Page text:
What it is: A badlands-type area in the Colorado prairie. Gullies, spires, hoodoos, and sculpted walls carved out of brightly colored clay deposits.
Location: About a 5 minute drive from Calhan, Colorado, approx. 30 miles east of Colorado Springs. Take Hwy 24 to Calhan, turn right on Yoder Rd., and follow the signs.
Gear: Nothing special. Wear sneakers or trail shoes and bring a water bottle and a snack.
Distance: Four miles of easy trails.
Details: This place is a well-kept secret. The sites listing “places to see in the Colorado Springs area” don’t mention it. When you arrive at the parking area (there’s a big stone sign declaring the park’s entrance), you won’t see anything spectacular — just prairie in every direction. Pick a trail — doesn’t matter which one, they all intersect and take you to the same spots — and go. The park is rich in plant and animal life and is a beautiful example of native prairie.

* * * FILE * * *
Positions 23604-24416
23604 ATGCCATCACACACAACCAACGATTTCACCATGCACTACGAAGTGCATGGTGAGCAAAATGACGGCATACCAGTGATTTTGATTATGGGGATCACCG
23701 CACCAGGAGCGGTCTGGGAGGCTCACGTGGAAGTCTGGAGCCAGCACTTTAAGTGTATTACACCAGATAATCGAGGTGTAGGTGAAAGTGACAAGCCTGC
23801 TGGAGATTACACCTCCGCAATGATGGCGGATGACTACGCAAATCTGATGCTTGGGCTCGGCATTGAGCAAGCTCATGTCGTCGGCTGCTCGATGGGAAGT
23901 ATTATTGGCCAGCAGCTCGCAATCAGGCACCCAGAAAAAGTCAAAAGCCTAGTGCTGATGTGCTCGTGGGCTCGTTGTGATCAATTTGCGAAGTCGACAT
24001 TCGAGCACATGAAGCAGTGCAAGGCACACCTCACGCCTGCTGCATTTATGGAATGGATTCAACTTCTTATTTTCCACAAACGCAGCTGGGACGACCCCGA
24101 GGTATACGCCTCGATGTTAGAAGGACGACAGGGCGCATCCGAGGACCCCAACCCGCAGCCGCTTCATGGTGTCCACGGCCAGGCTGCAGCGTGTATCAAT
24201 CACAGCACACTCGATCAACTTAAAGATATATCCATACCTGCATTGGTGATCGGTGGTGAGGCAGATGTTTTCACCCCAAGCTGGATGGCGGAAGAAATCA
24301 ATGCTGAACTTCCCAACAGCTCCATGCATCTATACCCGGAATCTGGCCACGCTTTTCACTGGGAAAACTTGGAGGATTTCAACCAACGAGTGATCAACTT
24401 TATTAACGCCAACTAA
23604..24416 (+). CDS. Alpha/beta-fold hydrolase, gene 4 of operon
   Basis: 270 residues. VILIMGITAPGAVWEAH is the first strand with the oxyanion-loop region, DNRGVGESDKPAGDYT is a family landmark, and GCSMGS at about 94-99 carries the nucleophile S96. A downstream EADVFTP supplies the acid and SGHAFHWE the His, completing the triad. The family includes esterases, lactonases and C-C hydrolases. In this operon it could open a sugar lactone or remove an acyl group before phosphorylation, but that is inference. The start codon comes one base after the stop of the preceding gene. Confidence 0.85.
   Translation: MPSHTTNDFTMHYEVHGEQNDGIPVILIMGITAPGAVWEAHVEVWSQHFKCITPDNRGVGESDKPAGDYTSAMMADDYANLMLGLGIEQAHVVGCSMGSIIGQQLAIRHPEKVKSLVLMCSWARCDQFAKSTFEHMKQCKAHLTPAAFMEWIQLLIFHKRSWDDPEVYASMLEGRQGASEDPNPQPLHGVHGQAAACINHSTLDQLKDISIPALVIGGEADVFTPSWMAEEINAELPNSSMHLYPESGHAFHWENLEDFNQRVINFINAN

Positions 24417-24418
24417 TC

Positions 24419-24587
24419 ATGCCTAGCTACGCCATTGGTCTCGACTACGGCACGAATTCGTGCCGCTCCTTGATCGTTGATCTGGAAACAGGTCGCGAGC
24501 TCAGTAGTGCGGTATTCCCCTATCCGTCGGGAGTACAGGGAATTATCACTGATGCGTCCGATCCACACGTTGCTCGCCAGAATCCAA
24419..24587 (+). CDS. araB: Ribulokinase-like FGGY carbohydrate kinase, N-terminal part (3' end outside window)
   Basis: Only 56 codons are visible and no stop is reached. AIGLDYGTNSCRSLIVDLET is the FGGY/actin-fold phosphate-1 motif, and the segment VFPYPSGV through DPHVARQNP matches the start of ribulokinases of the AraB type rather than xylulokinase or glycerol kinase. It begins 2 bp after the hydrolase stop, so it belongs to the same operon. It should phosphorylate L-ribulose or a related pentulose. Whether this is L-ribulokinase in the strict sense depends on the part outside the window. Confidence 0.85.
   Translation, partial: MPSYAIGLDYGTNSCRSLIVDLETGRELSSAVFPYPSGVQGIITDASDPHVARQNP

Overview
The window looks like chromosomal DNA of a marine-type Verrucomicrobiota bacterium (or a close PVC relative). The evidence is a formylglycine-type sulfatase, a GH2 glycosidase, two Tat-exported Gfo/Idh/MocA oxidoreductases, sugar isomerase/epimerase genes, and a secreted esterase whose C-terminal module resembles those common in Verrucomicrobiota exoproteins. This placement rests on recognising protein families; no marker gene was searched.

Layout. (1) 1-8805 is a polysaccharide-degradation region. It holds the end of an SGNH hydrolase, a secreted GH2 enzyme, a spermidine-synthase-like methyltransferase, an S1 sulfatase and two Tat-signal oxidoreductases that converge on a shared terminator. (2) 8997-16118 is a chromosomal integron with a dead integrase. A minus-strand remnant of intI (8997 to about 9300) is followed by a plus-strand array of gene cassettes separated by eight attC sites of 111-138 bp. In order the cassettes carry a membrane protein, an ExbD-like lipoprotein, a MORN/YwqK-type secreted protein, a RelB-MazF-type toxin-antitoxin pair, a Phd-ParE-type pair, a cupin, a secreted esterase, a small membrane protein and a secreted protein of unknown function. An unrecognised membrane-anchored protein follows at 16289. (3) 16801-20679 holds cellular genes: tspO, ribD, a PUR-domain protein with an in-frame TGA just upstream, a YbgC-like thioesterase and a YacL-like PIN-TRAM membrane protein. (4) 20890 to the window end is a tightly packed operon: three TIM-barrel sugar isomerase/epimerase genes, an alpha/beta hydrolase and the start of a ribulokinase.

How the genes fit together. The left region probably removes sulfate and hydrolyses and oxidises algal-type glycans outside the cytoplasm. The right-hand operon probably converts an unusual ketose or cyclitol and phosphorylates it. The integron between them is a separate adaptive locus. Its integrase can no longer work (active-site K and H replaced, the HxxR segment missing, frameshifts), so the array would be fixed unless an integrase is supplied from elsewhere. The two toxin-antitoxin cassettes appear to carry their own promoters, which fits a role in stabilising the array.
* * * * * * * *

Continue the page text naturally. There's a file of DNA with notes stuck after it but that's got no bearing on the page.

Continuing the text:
Sooner or later you’ll walk up on the expanse of natural clay sculpture. It is nothing short of spectacular — chasms, spires, overhangs, carved walls, the works. The colorful clays — layers of snowy white, golden yellow, rose pink and purplish mauve — are what give the park its name. Native Americans used the deposits for paints and pottery, and settlers later mined the clay to make bricks.
Though they look like solid stone, the hoodoos and other formations are in fact very fragile. When wet, the clay will rub off on your fingers and leave colorful smears on your clothes. Scrambling up and over the formations is discouraged; you’re literally hastening their erosion with every step. For this reason, pets and bicycles are forbidden.
The park is open from dawn to dusk. Photographers can purchase a permit to stay after dark to shoot the night sky among the hoodoos. For permit info call El Paso County Parks at (719) 520-7529.
For more information check out https://communityservices.elpasoco.com/parks-and-recreation/paint-mines-interpretive-park/ The county brochure and map is quite good.